Learning Python

22 Aug 2019


  1. Escaping
  2. Methods
  3. Sequence Operations
  4. Lists within Lists
  5. Referencing
  6. Tuple
  7. Logic
  8. Loops
  9. Dictionaries
  10. Functions

Learning Python

Python is a strongly typed language meaning that it uses types such as strings and integars.

Python is a object-oriented (OOP).

Python is also case sensitive so myName and myname are different from one another.

  • 10 - Decimal
  • 0b10 - Binary
  • 0o10 - Octal
  • 0x10 - Hexidecimal

Integer in Python 2 is limited to 32bits for anything greater we use Long (64bit).

Python 3 has those limits removed and can exceed 64bit, Long does not exist anymore.


  • \n = New Line Break
  • \t = New Tab
  • \\ = Escape Backslash
  • type()
  • len()
  • [] = Offset
  • [6:10] = Slicing
  • [6:10:2] = Slicing with a step


  • .lower() = Change to lower case
  • .upper() = Change to upper case
  • .capitalize() = Change the first character to uppercase
  • .title() = First character in each word is upper
  • .swapcase() = swaps case
  • .center() = Centers text within a character limit
  • .startswith() = Checks and Returns a Boolean value
  • .endswith()
  • .strip() = Removes white space by default or any combination of specified characters
  • .lstrip() = Removes space on the Left side
  • .rstrip() = Removes space on the Right Side
  • .split() = Returns a list of words using a delimiter.
  • .join() =
  • .index() = First occurrence of
  • .count() = Number of occurrences
  • .find() = Returns the lowest index, if value is not found then a -1 is returned

Sequence Operations

  • x in s = Returns a true if s is equal to x
  • x not in s = Returns a true if s is not equal to x
    • = Concat

Lists within Lists

First List - routers_list = ['R1','R2','R3']

Second List - switches_list = ['S1','S2','S3']

Combined List - rs_list = [routers_list, switches_list]

Results In rs_list = [['R1','R2','R3'],['S1','S2','S3']]

Calling each item using rs_list[0] = ['R1','R2','R3']

Calliung each sub item rs_list[0][1] = 'R2'


a = [1,2,3]

b = a

when a is changed so will b as its only referencing. you can use the .copy() method to create a copy of the list.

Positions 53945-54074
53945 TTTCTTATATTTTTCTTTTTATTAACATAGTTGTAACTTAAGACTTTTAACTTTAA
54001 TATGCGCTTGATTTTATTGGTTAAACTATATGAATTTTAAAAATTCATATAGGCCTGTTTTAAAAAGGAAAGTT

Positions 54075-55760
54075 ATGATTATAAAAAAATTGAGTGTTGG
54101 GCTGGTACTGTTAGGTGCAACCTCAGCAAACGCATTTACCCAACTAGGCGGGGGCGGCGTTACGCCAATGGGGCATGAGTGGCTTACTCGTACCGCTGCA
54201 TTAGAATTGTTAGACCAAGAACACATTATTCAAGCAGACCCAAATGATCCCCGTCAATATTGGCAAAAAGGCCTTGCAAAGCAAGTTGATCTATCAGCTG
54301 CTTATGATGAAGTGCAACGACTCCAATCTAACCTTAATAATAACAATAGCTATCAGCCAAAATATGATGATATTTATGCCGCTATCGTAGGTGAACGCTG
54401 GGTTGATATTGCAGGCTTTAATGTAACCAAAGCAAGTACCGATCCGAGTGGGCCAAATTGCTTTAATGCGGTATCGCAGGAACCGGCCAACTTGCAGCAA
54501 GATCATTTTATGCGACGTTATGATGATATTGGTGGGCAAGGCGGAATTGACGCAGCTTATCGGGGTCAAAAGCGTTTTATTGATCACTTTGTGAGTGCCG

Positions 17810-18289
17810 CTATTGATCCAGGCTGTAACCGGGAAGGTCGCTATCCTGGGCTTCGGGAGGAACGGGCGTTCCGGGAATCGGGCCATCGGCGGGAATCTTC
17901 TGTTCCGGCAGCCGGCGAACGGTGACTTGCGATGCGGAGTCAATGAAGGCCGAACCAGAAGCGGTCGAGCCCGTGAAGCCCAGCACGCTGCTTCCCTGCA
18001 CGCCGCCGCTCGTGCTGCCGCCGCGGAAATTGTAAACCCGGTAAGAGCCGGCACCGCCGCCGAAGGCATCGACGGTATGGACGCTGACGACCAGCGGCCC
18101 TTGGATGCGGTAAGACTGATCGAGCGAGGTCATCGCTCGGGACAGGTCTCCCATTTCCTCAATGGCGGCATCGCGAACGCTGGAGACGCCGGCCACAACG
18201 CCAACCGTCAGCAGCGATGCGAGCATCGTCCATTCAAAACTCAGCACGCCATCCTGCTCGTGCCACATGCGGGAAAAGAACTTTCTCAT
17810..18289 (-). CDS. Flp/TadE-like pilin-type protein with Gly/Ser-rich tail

c = a.copy()

or you can c = list(a) which creates a copy of the list.


Tuples are like a list but are immutable, cannot change after creation.

Create a tuple using tuple1 = ('R1','R2') or tuple2 = 'R1', 'R2'.


IF, ELSE statement

router = True

if router:
    print ('This is a router')
    print ('This is not a router')

IF, ELIF, ELSE statement

device = '123'

if device == 'router':
    print ('Router found')
elif device == 'switch':
    print ('Switch found')
    print ('Something else found')


WHILE loop

counter = 1

while counter < 5:
    print (counter)
    counter += 1

break will stop a loop, continue will skip the loop back.

optional else: at the end of a while loop if the loop ends normally (no break).

FOR loop

Useful for iterating through a list.

vendors = ['cisco', 'hpe']

for vendor in vendors:
    print ('Vendor is: ', vendor)

Comparing lists is easy with a sub IF statement.

vendors = ['cisco', 'hpe', 'ss']
approved_vendors = ['cisco', 'hpe']

for vendor in vendors:
	if vendor not in approved_vendors:
    	print ('Dodgy vendor is: ', vendor)


Similar to lists (unordered), order doesn’t matter, no offset instead you use keys (keys must be unique).

Dictionaries are immutable.

Calling keys from a dictionary to retrieve its value.

 iosv_l2_s1 = {
     'device_type': 'cisco_ios',
     'ip': '',
     'username': 'admin',
     'password': 'cisco',


changing a value of a key

iosv_l2_s1['password'] = 'class'

adding an additional key

iosv_l2_s1['secret'] = 'cisco'

combining dictionaries using the .update() method.

iosv_extra = {
    'protocol': 'ssh',
    'login': 'local',


remove keys using the del

del iosv_extra['login']

clear a whole dictionary using the .clear() method



Named modular code which can be reused.

Defining and calling a function

def functionName():
    print ('Hello')


Function Arguments = functionName(Arg)

Named Keyword Arguments = removes confusion with positional arguments.

def functionName(username, password):
    return {
        'username': username,
        'password': password,

functionName(username = 'admin', password = 'cisco')

functionName(password = 'cisco', username = 'admin')
Back to Top